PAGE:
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High school teachers reach tentative deal with province

With just weeks remaining before the new school year is set to begin, the union representing Ontario’s 60,000 public secondary school teachers has become the first organization to strike a tentative deal with the province.

The Ontario Secondary School Teachers Federation (OSSTF) announced early Thursday morning that it had come to terms on a new deal, just two days after returning to the bargaining table.

Contracts expired with all of the major teachers unions last August, resulting in work-to-rule tactics and even strikes in a number of local school boards across the province.

The union representing English Catholic elementary school teachers joined the fray earlier this month, threatening job actions if a deal isn’t reached before the new school year begins on September 8.

But it has been a slow process all-around, with the Liberal government promising to reject any wage increase until it’s able to eliminate the budget deficit, expected to reach $11.9 billion this year.

“Negotiations were challenging for all sides, but it speaks to the dedication and commitment of everyone involved that collaboration prevailed and a tentative agreement was reached,” Education Minister Liz Sandals said Thursday morning. “The tentative agreement must now be ratified and details of the agreement will not be shared until that time.”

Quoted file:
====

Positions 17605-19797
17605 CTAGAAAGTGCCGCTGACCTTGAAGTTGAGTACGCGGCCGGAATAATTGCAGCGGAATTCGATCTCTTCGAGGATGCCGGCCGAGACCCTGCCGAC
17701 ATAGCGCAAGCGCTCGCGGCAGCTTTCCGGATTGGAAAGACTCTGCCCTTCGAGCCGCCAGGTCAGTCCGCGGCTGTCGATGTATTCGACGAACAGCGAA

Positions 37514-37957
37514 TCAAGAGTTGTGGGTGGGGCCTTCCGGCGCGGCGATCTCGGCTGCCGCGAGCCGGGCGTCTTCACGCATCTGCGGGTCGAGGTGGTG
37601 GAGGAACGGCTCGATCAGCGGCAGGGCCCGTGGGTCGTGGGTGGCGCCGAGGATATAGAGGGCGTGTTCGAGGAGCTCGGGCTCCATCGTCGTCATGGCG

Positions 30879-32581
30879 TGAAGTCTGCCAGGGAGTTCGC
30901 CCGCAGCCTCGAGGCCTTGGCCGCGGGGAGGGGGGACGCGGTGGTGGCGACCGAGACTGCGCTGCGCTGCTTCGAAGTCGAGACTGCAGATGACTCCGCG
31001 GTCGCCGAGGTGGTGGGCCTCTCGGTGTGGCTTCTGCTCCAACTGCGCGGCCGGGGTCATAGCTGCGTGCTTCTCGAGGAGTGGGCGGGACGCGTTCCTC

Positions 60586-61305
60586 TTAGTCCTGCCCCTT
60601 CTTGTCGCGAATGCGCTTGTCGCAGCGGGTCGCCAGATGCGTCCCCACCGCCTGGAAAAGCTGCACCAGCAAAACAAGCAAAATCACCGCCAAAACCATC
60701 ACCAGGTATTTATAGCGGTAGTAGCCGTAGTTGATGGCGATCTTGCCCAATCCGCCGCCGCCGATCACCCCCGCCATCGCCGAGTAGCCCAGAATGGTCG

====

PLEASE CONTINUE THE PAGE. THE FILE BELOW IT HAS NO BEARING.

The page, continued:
Now, the province will look to ink deals with public and Catholic elementary school teachers.

Speaking to reporters last week, Premier Kathleen Wynne said she was more “optimistic now than I was a few weeks ago (about a teacher settlement), but it is obviously going to be a hard few weeks as we work to make sure that kids are in school. It is my number one priority as we go into the fall.”

Members of the Elementary Teachers’ Federation of Ontario (ETFO) met in Toronto this week to elect a new executive. Sam Hammond remains as president, with Nathan Core and Greg Weiler serving as members from Waterloo Region.

Last spring, Weiler told The Observer the union is not looking for a pay hike.

But that assertion was contradicted by a statement from the Ontario Public School Boards Association, which went public in June with the teachers’ demands of a nine per cent raise over the first three years of a new deal.

Details of the tentative contract between the province and the OSSTF have not been made public, and the deal is subject to ratification by union members.

The ETFO announced Thursday its members would begin a “phase 2” work-to-rule strike action on the first work day of the 2015-2016 school year. While teachers will remain in class and participate in extracurricular activities, they will not participate in field trips, collect monies for school-related activities or participate in fundraising activities, collect or distribute to students any paperwork required by the school or school board or take part in parent-teacher interviews outside of school hours, among other measures.

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